for i in range(10):
    curves[i] = numpy.sin(numpy.arange(100) / 30 + i * 6)
x = numpy.arange(100) * 10
p.set_data(curves=curves, x=x)

Screenshot

Image stack

This plot displays a single image from a stack of image.

The data have to be provided as a 3D array. The 2 first slow axis are used as the image axes.

A slider is provided to browse the images.

import numpy

# Create the plot
f = flint()
p = f.get_plot(plot_class="stackview", name="My image stack")

# Create the data and setup the plot
cube = numpy.arange(10 * 10 * 10)
cube.shape = 10, 10, 10
cube = numpy.sin(cube)
p.set_data(cube)

# The colormap can be updated
p.set_colormap(lut="red")

Screenshot

Time curve plot

Screenshot

A dedicated plot is provided to display curve data with time as x-axis.

It’s the plot used by the regulation framework.

This is useful to simplify the display of a fixed period of time (the last x seconds), and to update the data using the new known data only.

The GUI allow the user to change the last displayed period of time displayed.

# Create the plot
f = flint()
p = f.get_plot(plot_class="timecurveplot", name="My plot")

# Setup the plot to display a dedicated data name
# The data will be provided later
# the `time` data name is used as x-axis
p.add_time_curve_item("diode1")
# The curve style can be specified
p.add_time_curve_item("diode2", color="red")

# The data can be set
# The time have to be provided in epoch second UTC (see python API `time.time()`)
p.set_data(time=[0, 1, 2], diode1=[0, 1, 1], diode2=[1, 5, 1])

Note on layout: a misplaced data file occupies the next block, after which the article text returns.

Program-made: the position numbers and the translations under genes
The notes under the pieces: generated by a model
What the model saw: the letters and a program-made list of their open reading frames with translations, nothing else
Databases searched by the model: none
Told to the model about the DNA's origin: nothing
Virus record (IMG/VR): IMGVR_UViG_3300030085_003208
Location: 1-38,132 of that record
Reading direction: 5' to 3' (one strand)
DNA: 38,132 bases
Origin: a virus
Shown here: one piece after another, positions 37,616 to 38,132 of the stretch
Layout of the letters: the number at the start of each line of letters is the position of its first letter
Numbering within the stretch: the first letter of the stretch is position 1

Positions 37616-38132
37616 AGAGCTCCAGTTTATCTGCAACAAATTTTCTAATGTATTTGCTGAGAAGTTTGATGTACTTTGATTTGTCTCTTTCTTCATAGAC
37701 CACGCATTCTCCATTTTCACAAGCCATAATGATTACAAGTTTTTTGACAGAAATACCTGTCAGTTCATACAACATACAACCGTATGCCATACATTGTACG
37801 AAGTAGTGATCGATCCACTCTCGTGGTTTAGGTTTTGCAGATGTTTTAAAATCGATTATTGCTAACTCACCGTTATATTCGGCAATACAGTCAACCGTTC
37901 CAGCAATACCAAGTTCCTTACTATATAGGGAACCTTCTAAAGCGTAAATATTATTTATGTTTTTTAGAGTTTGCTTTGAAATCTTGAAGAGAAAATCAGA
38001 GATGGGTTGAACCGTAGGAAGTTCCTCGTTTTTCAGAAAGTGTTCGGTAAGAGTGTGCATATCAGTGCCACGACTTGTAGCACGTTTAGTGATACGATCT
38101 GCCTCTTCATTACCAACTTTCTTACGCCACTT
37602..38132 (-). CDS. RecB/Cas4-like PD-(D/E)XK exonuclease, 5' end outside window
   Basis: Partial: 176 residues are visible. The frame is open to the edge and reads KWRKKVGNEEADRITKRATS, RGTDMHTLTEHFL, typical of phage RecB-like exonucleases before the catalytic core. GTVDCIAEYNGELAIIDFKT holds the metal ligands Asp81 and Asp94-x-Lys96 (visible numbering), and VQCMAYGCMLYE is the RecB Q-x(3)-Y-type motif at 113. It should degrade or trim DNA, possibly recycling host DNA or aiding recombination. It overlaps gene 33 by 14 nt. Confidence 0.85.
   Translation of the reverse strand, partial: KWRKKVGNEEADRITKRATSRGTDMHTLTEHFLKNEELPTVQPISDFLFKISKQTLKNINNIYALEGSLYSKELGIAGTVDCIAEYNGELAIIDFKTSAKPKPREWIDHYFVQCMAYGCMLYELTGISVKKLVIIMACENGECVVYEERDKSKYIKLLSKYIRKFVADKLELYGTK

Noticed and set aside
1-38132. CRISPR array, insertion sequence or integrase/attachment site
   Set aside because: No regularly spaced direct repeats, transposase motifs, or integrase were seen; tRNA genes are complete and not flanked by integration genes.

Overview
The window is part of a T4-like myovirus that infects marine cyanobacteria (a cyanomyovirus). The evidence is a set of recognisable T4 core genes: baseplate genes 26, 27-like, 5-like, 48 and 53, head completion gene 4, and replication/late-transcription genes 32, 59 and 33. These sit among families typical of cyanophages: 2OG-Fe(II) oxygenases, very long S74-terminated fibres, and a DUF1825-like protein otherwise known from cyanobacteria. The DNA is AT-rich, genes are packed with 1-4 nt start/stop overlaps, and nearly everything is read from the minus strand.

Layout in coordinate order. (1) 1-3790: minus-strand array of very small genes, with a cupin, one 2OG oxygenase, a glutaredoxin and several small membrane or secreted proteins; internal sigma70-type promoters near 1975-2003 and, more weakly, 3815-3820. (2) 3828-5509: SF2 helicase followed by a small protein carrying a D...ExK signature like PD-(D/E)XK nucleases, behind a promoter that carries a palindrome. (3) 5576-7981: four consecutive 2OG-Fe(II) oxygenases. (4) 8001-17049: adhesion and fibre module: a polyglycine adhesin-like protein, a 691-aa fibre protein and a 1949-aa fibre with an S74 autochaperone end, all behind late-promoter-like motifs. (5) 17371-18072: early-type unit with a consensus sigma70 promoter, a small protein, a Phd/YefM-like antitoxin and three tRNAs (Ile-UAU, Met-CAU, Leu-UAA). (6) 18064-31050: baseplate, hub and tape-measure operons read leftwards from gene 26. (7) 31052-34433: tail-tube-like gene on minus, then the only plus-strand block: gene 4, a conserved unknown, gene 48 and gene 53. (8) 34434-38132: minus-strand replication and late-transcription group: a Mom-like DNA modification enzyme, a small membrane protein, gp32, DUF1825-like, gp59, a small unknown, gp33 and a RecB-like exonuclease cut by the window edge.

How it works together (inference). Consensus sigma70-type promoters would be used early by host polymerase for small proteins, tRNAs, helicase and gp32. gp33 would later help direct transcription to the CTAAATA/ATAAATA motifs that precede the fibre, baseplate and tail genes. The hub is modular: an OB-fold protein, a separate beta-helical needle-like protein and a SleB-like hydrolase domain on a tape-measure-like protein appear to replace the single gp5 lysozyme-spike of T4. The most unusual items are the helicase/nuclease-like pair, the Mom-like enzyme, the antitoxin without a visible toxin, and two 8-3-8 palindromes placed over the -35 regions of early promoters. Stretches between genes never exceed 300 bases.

# The data also can be appended
p.append_data(time=[3], diode1=[2], diode2=[6])

# Old data is dropped automatically
# This can be setup programatically
p.select_x_duration(second=5)

# And data can be cleared
p.clear_data()

Grid container

A grid container can be created to structure multiple data plots inside.

Screenshot

The container provides a get_plot method. Extra argument can be passed like row, col, row_span, col_span in order to localize the plot to the grid.

# Create the container
f = flint()
container = f.get_plot("grid", name="Grid", selected=True)

# Create the sub plots
p1 = container.get_plot("curve", row=0, col=0)
p2 = container.get_plot("curve", row=0, col=1)
p3 = container.get_plot("curve", row=1, col=0)
p4 = container.get_plot("curve", row=1, col=1)

# Now you can add data to each plots
p1.add_curve([0, 1, 2, 3], [1, 2, 1, 2])
p2.add_curve([0, 1, 2, 3], [2, 1, 2, 1])
p3.add_curve([0, 1, 2, 3], [3, 2, 1, 0])
p4.add_curve([0, 1, 2, 3], [0, 1, 2, 3])

Extra commands

Plots provide few extra commands.

# Create a plot
f = flint()
p = f.get_plot(plot_class="plot1d", name="My plot")

The plot life cycle can be checked and changed with this commands:

if p.is_open():
    p.close()

Set the focus on a specific plot can be set the following way:

p.focus()

A plot can be exported to the logbook this way:

p.export_to_logbook()

From scripts

From a scripts Flint also can be used to display plot.

The plot() command can be imported the following way:

from bliss.common.plot import plot

plot([1, 2, 3, 4, 5, 6])

Flint and it’s plot API can be imported the following way:

from bliss.common.plot import get_flint

f = get_flint()
p = f.get_plot("plot1d", name="My plot")

Custom plot class

If none of this charts fit your needs there is still a way to write your own plot embedded inside Flint.

See the custom plot class documentation.